About being aware

Many will say October is just a short time to Halloween or Thanksgiving or Christmas, but October is more than a stepping stone to those holidays. It is a month dedicated to raising awareness for breast cancer and domestic violence. For most these are two very separate causes, but for me they are more closely related than I care to remember. Oct. 1, 1996, is the date my mother took her own life. She believed she had no other options.

She was diagnosed with breast cancer early in 1995. She told me that she had skipped her mammogram the previous year due to my own battle with thyroid/parathyroid cancer. Her lump was small and was in stage two so she chose a radical mastectomy and several months of chemotherapy. She took the opportunity to try on different hairstyles and colors with a variety of wigs when she lost her hair. I remember her saying that she got this really bad headache one day and went to sleep for the night. The next morning her hair began falling out en masse. The nurses said the headache was a common indicator. At her one year mark (after completing chemo) she was cancer-free and on her way to the all-important five-year mark. The whole family rejoiced - two cancers overcome in our family in as many years. We felt blessed.

My mother continued working through her treatment so that she could make it to that all important 65-year mark and her first Social Security check. She loved her job and the friends she made at the bank. My dad had been medically retired for 15 years at this point and all he looked forward to was her retirement so they could travel in their motor home across the country visiting friends and relatives. It seemed like perfect timing since the Navy had transferred us to Southern California in the summer of 1995.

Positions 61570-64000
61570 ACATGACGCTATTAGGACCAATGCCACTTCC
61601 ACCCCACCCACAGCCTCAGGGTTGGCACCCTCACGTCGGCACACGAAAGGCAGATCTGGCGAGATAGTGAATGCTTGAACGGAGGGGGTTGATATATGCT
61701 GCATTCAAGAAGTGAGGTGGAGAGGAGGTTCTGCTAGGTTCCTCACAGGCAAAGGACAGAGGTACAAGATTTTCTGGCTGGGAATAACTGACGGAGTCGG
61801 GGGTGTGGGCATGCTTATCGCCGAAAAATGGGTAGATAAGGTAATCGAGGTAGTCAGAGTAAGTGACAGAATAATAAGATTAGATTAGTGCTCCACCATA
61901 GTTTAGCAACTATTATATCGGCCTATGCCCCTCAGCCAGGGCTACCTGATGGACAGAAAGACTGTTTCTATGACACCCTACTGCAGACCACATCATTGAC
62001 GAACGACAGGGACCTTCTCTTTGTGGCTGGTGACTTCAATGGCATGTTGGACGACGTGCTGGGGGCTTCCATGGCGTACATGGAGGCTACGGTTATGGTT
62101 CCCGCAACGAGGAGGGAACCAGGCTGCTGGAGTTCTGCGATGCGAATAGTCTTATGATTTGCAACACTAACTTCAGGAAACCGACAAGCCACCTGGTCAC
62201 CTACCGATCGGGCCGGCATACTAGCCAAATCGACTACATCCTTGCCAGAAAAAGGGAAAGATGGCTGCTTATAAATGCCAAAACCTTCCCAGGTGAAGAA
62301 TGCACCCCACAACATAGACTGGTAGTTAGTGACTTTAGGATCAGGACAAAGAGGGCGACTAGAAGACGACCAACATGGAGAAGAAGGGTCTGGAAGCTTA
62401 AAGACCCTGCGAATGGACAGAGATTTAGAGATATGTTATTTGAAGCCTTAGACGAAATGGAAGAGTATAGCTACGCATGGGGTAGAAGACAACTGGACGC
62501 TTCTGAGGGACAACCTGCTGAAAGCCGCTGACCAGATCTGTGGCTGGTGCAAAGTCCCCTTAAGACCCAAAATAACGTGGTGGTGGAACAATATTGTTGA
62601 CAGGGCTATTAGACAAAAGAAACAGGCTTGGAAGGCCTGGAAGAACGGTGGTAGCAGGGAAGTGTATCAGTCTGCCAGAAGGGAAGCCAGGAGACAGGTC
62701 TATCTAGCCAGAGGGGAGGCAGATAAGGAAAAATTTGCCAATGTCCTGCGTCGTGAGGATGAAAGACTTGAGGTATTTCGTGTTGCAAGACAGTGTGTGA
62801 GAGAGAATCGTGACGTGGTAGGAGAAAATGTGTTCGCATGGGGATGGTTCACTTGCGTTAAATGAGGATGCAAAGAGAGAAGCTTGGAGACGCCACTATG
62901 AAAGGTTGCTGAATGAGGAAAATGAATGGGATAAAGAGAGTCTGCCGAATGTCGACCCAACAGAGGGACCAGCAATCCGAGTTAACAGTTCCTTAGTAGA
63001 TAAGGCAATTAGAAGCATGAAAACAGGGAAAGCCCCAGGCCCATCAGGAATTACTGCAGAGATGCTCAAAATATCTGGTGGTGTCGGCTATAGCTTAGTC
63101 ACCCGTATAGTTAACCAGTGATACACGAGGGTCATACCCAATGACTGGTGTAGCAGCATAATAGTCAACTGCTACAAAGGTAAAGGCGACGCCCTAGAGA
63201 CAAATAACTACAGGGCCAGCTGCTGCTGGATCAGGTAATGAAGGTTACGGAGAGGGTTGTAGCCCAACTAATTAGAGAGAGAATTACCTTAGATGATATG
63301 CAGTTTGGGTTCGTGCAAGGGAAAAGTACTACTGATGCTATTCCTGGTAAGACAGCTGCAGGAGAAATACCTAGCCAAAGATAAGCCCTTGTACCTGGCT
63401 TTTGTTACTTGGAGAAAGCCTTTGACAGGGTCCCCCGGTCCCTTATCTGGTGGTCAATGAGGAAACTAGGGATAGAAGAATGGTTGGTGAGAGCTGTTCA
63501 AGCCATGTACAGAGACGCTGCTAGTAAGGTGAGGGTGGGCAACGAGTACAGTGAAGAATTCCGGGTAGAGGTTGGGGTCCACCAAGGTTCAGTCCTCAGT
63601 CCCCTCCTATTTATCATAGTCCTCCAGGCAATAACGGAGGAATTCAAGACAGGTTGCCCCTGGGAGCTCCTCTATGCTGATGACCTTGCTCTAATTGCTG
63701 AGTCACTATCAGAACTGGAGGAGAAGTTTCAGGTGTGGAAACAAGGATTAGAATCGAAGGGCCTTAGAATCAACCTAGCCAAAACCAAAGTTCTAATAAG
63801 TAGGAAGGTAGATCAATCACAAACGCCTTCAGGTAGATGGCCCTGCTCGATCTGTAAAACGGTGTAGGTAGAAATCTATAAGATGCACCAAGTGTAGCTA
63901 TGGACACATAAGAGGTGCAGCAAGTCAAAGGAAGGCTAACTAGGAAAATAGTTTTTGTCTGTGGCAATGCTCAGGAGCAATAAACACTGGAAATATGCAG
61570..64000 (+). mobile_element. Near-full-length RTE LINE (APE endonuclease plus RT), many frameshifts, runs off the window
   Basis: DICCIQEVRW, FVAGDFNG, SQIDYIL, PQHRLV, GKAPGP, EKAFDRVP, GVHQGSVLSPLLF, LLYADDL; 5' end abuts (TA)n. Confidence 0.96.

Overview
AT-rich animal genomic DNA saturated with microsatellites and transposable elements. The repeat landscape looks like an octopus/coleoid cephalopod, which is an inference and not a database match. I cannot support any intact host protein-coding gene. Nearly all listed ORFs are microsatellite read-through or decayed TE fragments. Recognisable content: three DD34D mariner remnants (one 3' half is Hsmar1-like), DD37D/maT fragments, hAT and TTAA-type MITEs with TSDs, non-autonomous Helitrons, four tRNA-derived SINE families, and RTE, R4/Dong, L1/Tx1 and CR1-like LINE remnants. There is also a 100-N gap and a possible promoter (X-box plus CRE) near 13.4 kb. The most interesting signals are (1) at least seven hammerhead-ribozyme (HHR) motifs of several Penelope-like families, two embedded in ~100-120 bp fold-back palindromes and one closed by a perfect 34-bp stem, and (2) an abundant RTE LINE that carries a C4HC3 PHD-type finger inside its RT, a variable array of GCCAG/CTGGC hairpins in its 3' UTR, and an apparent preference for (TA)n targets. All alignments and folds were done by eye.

Looking back, the signs were there but they weren't quite as obvious as we would have liked and of course we don't go looking for these sorts of things either. She always said she did not want to travel all year in a motor home. She liked sleeping in her own bed, being in her own home and hated the thought of being in such a small space with my dad. They were married in 1947 and when she finally made the decision to leave him in 1983, an attorney told her that due to his physical condition and not being able to work, she would have to pay him alimony. She didn't make much money and he was already receiving Social Security disability payments so she stayed, feeling like she had no options.

I will always remember how he talked to her the last time I saw them together. The meanness in his voice was worse than you would talk to an animal and more like the way masters talked to their slaves. Remember how Marston talked to his aborigine slaves in "Quigley Down Under"?

I had flown home to Jacksonville, Fla., for a family reunion. She really wanted me to come and had paid half my airfare to be at the reunion on Sept. 28, 1996. She had set her retirement date as Oct. 1 and they were planning on leaving for California the end of October and arriving mid-December to spend a few months with us. When we asked her if there was going to be a retirement party for her by her co-workers, she said no, she didn't want one. My mom not wanting a party? Hmmm. Anyway, less than 24 hours after returning to California, I received a call and the living nightmare began.

If you haven't scheduled your annual mammogram, pick up the phone now before you forget it. If someone you know or you are in a relationship that is not emotionally fulfilling, get help or get out. You are important to us and deserve happiness. There are those who give us energy and those who drain us dry. Recognize them both.

-- To reach Gail Davis, e-mail RuhenstrothRamblings@yahoo.com or call 265-1947.


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